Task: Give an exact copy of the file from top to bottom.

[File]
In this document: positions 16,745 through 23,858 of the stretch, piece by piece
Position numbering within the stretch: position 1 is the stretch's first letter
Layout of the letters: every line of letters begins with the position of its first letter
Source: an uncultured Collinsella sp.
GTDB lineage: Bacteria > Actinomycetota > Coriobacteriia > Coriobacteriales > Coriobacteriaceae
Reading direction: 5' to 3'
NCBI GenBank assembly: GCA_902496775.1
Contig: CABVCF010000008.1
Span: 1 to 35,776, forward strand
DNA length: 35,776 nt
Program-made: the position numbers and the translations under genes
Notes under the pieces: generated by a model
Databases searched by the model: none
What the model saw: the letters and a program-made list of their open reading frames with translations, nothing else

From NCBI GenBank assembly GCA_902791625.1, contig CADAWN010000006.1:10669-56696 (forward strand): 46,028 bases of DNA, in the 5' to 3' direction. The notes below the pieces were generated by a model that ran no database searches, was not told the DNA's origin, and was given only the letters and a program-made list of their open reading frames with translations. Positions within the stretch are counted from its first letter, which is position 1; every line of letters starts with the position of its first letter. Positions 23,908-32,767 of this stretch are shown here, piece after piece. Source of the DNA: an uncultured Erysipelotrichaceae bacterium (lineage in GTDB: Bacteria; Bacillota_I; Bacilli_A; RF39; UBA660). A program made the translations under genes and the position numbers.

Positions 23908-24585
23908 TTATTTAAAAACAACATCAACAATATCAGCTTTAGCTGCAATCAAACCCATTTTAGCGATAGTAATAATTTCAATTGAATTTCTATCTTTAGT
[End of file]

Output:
In this document: positions 16,745 through 23,858 of the stretch, piece by piece
Position numbering within the stretch: position 1 is the stretch's first letter
Layout of the letters: every line of letters begins with the position of its first letter
Source: an uncultured Collinsella sp.
GTDB lineage: Bacteria > Actinomycetota > Coriobacteriia > Coriobacteriales > Coriobacteriaceae
Reading direction: 5' to 3'
NCBI GenBank assembly: GCA_902496775.1
Contig: CABVCF010000008.1
Span: 1 to 35,776, forward strand
DNA length: 35,776 nt
Program-made: the position numbers and the translations under genes
Notes under the pieces: generated by a model
Databases searched by the model: none
What the model saw: the letters and a program-made list of their open reading frames with translations, nothing else

From NCBI GenBank assembly GCA_902791625.1, contig CADAWN010000006.1:10669-56696 (forward strand): 46,028 bases of DNA, in the 5' to 3' direction. The notes below the pieces were generated by a model that ran no database searches, was not told the DNA's origin, and was given only the letters and a program-made list of their open reading frames with translations. Positions within the stretch are counted from its first letter, which is position 1; every line of letters starts with the position of its first letter. Positions 23,908-32,767 of this stretch are shown here, piece after piece. Source of the DNA: an uncultured Erysipelotrichaceae bacterium (lineage in GTDB: Bacteria; Bacillota_I; Bacilli_A; RF39; UBA660). A program made the translations under genes and the position numbers.

Positions 23908-24585
23908 TTATTTAAAAACAACATCAACAATATCAGCTTTAGCTGCAATCAAACCCATTTTAGCGATAGTAATAATTTCAATTGAATTTCTATCTTTAGT